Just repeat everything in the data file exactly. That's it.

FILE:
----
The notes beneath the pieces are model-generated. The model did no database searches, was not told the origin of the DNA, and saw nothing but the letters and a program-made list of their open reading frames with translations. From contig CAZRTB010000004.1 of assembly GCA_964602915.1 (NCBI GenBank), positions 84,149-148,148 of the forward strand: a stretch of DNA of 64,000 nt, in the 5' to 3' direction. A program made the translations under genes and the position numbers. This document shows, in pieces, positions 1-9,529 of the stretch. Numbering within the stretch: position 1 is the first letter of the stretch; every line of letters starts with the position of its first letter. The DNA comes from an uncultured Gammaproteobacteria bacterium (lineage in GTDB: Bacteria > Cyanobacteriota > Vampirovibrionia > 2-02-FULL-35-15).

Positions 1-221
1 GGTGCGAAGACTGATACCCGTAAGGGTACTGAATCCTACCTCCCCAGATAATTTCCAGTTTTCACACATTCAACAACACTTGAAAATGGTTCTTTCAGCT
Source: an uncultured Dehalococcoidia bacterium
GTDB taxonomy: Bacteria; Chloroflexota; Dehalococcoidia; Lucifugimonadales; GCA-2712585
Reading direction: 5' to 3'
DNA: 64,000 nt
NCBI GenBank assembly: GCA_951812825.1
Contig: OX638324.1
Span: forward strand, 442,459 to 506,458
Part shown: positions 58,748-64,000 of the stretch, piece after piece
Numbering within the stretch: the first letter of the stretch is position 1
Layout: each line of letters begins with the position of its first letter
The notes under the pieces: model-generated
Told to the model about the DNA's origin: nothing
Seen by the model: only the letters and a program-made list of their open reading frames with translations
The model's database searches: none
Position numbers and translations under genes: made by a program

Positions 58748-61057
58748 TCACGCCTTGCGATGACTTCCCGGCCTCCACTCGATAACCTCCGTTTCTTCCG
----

The notes beneath the pieces are model-generated. The model did no database searches, was not told the origin of the DNA, and saw nothing but the letters and a program-made list of their open reading frames with translations. From contig CAZRTB010000004.1 of assembly GCA_964602915.1 (NCBI GenBank), positions 84,149-148,148 of the forward strand: a stretch of DNA of 64,000 nt, in the 5' to 3' direction. A program made the translations under genes and the position numbers. This document shows, in pieces, positions 1-9,529 of the stretch. Numbering within the stretch: position 1 is the first letter of the stretch; every line of letters starts with the position of its first letter. The DNA comes from an uncultured Gammaproteobacteria bacterium (lineage in GTDB: Bacteria > Cyanobacteriota > Vampirovibrionia > 2-02-FULL-35-15).

Positions 1-221
1 GGTGCGAAGACTGATACCCGTAAGGGTACTGAATCCTACCTCCCCAGATAATTTCCAGTTTTCACACATTCAACAACACTTGAAAATGGTTCTTTCAGCT
Source: an uncultured Dehalococcoidia bacterium
GTDB taxonomy: Bacteria; Chloroflexota; Dehalococcoidia; Lucifugimonadales; GCA-2712585
Reading direction: 5' to 3'
DNA: 64,000 nt
NCBI GenBank assembly: GCA_951812825.1
Contig: OX638324.1
Span: forward strand, 442,459 to 506,458
Part shown: positions 58,748-64,000 of the stretch, piece after piece
Numbering within the stretch: the first letter of the stretch is position 1
Layout: each line of letters begins with the position of its first letter
The notes under the pieces: model-generated
Told to the model about the DNA's origin: nothing
Seen by the model: only the letters and a program-made list of their open reading frames with translations
The model's database searches: none
Position numbers and translations under genes: made by a program

Positions 58748-61057
58748 TCACGCCTTGCGATGACTTCCCGGCCTCCACTCGATAACCTCCGTTTCTTCCG